Our friendship lasted only one year. I remember getting a phone call from my dad when I was 9 years old. I remember the look in his eyes when he handed me the phone. Michelle’s aunt was on the phone. Michelle had been out with her sister the night before and it was raining. Her sister’s car hydroplaned around a corner and wrapped around a tree. I remember everything going very quiet in my head while she was talking. Other than a few pets dying, this was my first experience with death.
When you experience loneliness after making good friends, it hurts more sharply and deeply. In the past, when I was ostracized for being crazy, I had nothing to compare myself to. Loneliness was simply a state of being. It was tough but I got used to it. After Michelle passed away, the lack of true friends was deeply ingrained in my heart.
Fast forward to 2002. I said he was 19 years old and relayed this story to a reporter from his prison cell. We are investigating my mental state and the events in my life that led to my incarceration. He said he couldn’t find anything about Michelle’s death, and in fact, he couldn’t find any records about her. I called her grandparents and asked them to look through her old yearbook, but they still couldn’t find her.
My only childhood friend never existed and I can’t find her. There was no little girl with green eyes named Michelle Lavender who died in a car accident in 1992. Still…I remember her. I remember her clearly! This contradiction perplexed me. That led to a five-year period where I discovered that many of the things I remembered happening in the past hadn’t actually happened.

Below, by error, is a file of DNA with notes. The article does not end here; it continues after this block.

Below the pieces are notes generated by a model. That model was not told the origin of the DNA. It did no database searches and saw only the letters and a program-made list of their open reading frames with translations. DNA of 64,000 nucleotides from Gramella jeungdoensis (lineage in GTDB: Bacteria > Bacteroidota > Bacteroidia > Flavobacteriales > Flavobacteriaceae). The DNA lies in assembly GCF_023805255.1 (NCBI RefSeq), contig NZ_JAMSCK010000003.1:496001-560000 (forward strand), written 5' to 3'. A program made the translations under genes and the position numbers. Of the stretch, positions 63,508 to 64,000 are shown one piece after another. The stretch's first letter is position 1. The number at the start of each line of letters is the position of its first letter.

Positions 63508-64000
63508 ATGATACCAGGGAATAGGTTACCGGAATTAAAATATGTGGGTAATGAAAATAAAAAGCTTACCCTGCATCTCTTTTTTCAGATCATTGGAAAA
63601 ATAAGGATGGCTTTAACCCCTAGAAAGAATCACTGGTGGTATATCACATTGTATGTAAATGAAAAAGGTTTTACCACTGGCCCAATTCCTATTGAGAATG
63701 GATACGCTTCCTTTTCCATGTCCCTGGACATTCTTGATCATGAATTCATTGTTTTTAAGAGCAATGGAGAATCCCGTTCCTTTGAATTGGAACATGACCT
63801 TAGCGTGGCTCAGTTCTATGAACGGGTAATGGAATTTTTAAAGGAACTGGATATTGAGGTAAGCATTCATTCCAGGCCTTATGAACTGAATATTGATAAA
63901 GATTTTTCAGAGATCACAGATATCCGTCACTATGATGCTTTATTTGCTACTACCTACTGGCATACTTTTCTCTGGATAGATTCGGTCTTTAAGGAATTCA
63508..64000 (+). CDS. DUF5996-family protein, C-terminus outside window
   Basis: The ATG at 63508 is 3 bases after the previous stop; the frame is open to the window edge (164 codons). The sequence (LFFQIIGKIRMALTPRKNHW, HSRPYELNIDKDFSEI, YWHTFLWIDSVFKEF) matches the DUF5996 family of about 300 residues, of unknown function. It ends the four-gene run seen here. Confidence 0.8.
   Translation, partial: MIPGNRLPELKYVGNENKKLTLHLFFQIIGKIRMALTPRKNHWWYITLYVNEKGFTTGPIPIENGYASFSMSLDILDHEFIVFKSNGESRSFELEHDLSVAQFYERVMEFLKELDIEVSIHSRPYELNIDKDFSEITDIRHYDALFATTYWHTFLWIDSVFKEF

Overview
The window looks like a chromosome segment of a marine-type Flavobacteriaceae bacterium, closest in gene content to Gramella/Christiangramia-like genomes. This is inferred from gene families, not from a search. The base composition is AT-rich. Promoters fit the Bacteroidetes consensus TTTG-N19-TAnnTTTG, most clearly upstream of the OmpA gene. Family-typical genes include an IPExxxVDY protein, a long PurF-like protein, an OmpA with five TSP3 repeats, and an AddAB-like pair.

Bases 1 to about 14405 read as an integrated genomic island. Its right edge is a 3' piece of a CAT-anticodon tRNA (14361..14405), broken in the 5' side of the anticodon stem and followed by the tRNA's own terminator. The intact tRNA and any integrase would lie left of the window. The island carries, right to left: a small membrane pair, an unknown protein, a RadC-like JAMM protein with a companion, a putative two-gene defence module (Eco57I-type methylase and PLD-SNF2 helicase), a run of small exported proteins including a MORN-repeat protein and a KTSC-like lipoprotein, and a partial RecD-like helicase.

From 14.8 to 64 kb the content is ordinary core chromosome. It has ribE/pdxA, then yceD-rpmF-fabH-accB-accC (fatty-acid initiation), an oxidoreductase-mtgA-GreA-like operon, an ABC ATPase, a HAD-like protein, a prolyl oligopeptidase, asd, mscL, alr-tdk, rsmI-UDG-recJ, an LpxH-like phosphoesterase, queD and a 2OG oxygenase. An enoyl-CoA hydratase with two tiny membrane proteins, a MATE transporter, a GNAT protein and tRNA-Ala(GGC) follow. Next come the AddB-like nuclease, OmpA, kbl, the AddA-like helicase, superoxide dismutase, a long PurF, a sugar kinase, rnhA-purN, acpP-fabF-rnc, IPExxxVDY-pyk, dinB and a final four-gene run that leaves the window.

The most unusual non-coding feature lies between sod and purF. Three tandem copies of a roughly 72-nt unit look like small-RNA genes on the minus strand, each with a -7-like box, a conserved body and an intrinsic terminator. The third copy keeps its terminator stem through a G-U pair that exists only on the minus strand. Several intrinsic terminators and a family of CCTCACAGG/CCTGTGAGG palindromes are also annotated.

If we are a collection of our experiences, and our experiences are based on our memoirs and the emotional impact they had on us, none of those experiences What does it mean to me if that’s not what actually happened? Who am I if the totality of my experience exists only as a fragmented memory that never happened?
I don’t know. But what I do know is that it made me question every aspect of my life almost constantly. I met the woman who will become my wife in 2019. She is everything I wanted. We are on the phone for nearly two hours every morning and meet via video visit at least every other week. She knows everything about me. She knows Michelle. She knows the crippling fears I have about my identity, the questions I have about my reality.
She knows that I actually worry about sitting on the phone for 2+ hours every day, talking to deadlines.
She told me that over the past 20 years, I would wake up strapped to a hospital bed, hallucinating all the good things that had happened to me, my growth, and my social journey. I know you know the fear of being. real human beings. That my nearly five-year relationship with my beloved wife was nothing more than a fever dream, a desperate attempt to cope with this cracked landscape of broken mirrors in my heart. I’m worried that they might find out.
If she is a dream, if the small successes in my life are just madness, then let me sleep. It’s better to be crazy than nothing.
Mad in America hosts blogs from a diverse group of writers. These posts are generally designed to serve as a public forum for discussion of psychiatry and its treatments. The opinions expressed are the author’s own.